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Monitoring and Controlling the Project

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1 Monitoring and Controlling the Project
Chapter 7 Monitoring and Controlling the Project

2 Introduction Monitoring and Control are opposite sides of selection and planning bases for selection dictate what to monitor plans identify elements to control Monitoring is collection, recording, and reporting of information Control uses monitored information to align actual performance with the plan


4 Plan-Monitor-Control Cycle
Closed loop process Planning-monitoring-controlling effort often minimized to spend time on “the real work”

5 Figure 7-1 Project Authorization and Expenditure Control System Information Flow

6 Designing the Monitoring System
Identify special characteristics of performance, cost, and time that need to be controlled performance characteristics should be set for each level of detail in the project Real-time data should be collected and compared against plans mechanisms to collect this data must be designed Avoid tendency to focus on easily collected data


8 Formats of Data Frequency Counts Raw Numbers
Subjective Numeric Ratings Indicators and Surrogates Verbal Characterizations

9 Data Analysis Aggregation Techniques Fitting Statistical Distributions
Curve Fitting Quality Management Techniques

10 Figure 7-2 Number of Bugs per Unit of Test Time

11 Figure 7-3 Percent of Specified Performance Met During Successive Repeated Trials

12 Figure 7-4 Ratio of Actual Material Cost to Estimated Material Cost

13 Reporting Reports Project Status Reports Time/Cost Reports Variance Reports Not all stakeholders need to receive same information Avoid periodic reports Impact of Electronic Media Relationship between project’s information system and overall organization’s information system

14 Report Types Routine Exception Special Analysis

15 Benefits of Proper Reporting
Provides mutual understanding between stakeholders Helps communicate need for coordination among those working on tasks/subtasks Helps communicate changes to project goals in a timely & appropriate manner Helps maintain visibility of the project Helps keep project team motivated

16 Meeting Guidelines Meetings should be help primarily for group decision making avoid weekly progress report meetings Distribute written agenda in advance of meeting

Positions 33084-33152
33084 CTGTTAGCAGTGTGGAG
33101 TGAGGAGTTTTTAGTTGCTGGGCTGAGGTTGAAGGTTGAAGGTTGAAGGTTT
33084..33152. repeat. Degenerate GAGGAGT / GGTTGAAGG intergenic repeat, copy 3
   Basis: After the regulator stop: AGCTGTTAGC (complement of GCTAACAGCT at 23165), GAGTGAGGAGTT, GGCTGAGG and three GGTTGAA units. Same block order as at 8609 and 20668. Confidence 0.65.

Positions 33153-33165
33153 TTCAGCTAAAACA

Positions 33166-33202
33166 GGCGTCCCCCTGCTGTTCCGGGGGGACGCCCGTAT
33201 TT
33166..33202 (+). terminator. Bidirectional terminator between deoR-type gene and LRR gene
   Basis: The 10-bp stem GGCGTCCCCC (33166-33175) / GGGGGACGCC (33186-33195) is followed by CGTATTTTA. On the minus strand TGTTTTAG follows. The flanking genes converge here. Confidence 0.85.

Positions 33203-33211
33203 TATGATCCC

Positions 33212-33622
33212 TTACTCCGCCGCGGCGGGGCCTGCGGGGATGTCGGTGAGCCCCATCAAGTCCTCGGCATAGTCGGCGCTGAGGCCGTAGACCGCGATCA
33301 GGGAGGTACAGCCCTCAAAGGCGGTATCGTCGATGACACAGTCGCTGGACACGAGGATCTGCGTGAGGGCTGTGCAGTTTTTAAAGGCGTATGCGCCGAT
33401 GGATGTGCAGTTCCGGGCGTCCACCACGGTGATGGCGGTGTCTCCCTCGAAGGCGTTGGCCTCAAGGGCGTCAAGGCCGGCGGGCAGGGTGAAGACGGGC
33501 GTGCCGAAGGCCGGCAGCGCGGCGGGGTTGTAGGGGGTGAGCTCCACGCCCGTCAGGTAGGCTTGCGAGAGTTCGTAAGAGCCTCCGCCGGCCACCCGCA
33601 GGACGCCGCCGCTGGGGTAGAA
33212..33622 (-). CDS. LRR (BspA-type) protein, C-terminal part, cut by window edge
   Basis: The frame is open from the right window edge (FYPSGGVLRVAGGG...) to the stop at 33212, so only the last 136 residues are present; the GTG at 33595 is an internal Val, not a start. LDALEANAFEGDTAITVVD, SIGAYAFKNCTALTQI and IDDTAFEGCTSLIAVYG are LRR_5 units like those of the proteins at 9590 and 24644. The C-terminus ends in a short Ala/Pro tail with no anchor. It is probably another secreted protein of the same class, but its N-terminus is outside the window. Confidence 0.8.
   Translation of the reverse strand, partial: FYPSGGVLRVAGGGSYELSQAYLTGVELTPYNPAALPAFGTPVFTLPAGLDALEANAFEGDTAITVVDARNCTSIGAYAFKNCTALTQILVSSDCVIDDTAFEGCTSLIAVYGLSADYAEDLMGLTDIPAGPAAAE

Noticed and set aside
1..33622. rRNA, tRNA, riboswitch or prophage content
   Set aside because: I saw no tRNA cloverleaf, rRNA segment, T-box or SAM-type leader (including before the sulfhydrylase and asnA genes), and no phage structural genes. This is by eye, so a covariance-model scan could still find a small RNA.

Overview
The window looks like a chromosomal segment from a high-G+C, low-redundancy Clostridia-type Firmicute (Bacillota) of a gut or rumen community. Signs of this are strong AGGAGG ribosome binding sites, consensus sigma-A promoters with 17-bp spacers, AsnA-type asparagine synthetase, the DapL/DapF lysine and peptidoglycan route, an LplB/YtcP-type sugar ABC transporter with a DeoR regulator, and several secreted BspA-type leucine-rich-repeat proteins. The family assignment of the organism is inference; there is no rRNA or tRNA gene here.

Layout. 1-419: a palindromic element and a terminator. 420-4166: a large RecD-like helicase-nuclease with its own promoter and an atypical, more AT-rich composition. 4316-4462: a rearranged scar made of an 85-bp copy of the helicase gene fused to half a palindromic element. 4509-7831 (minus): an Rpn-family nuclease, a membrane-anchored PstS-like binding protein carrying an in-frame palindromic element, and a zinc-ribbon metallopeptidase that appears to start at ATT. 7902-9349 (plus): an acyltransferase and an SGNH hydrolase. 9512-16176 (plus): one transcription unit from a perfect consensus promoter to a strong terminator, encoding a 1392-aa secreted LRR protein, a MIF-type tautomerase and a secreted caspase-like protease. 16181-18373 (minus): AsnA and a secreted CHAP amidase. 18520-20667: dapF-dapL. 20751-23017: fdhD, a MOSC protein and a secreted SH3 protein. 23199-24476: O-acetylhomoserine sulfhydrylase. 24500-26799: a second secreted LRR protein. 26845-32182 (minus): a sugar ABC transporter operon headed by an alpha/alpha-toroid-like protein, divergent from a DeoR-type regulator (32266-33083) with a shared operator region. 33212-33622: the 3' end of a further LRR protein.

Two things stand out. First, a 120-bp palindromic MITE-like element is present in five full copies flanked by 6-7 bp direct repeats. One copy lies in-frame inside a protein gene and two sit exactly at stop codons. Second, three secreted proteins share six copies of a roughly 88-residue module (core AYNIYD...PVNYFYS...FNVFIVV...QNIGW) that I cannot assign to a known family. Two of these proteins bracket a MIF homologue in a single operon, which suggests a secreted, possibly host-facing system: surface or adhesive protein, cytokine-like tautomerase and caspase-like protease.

17 Meeting Guidelines continued
Ensure everyone is properly prepared for meeting Chair of meeting should take minutes avoid attributing remarks to individuals in the minutes Avoid excessive formality If meeting is held to address specific crisis, restrict meeting to this issue alone

18 Virtual Reports, Meetings, and Project Management
Use of the Internet Use of Software Programs Virtual Project Teams


20 Earned Value Percent of task’s budget actually spent not good indicator of percent completion

21 Conventions Used to Estimate Progress on Tasks
50-50 50% complete when task started and other 50% added when task finished 100% 100% complete when finished and zero percent before that Ratio of Cost Expended to Cost Budgeted


23 Background Acts which seek to reduce differences between plan and actuality Difficult Task human behavior involved problems rarely clear cut

24 Purposes of Control Stewardship of Organizational Assets
physical asset control human resources financial control Regulation of Results Through the Alteration of Activities


26 Scope Creep Coping with changes frequently cited by PMs as the single most important problem Common Reasons for Change Requests Client Availability of new technologies and materials

27 Purpose of Change Control System
Review all requested changes Identify impact of change Evaluate advantages and disadvantages of requested change Install process so that individual with authority may accept or reject changes

28 Purpose of Change Control System continued
Communicate change to concerned parties Ensure changes implemented properly Prepare reports that summarize changes made to date and their impact

29 Rules for Controlling Scope Creep
Include in contract change control system Require all changes be introduced by a change order Require approval in writing by the client’s agent and senior management Consult with PM prior to preparation of change order Amend master plan to reflect changes

30 Ten Golden Rules of Project Management
Don’t bite off more then you can manage Get your ducks in a row Plan for Murphy Don’t put off until tomorrow Delegate, delegate, delegate CYA (Document) Keep your team in the loop Measure success Have a flexible strategy Learn from your mistakes

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